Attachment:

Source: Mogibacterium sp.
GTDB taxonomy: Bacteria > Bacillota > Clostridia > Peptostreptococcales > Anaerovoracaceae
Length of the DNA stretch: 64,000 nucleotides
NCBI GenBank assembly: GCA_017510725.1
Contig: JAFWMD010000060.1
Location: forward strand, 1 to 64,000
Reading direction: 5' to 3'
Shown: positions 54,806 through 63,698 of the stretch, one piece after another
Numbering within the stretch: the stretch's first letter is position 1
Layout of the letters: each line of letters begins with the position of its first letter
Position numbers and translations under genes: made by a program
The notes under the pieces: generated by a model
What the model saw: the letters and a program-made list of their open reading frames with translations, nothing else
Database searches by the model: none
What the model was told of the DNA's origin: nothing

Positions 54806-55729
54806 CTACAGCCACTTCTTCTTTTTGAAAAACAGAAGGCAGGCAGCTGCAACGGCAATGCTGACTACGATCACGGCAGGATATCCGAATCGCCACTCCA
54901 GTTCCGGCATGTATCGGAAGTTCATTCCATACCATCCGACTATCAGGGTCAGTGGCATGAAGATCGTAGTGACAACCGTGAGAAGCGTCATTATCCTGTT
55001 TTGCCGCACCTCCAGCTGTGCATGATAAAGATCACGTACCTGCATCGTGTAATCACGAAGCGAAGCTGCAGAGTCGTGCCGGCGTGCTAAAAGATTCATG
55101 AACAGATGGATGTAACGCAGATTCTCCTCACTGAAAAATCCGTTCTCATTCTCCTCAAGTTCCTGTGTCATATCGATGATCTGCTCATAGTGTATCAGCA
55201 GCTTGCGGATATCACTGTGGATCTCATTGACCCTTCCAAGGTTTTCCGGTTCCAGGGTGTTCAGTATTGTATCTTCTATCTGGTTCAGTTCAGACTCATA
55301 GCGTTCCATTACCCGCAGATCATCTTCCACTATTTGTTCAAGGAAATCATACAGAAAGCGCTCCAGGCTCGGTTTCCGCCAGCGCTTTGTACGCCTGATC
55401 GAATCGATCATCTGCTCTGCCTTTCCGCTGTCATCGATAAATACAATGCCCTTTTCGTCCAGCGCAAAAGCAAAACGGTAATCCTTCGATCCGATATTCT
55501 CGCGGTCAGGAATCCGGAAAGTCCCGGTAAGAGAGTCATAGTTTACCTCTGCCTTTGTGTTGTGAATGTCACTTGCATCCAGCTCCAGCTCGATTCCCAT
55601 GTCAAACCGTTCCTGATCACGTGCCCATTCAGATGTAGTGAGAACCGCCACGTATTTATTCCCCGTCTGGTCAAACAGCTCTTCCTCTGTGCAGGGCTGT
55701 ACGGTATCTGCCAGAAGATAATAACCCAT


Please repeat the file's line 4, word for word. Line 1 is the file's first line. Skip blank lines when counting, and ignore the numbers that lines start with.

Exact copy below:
NCBI GenBank assembly: GCA_017510725.1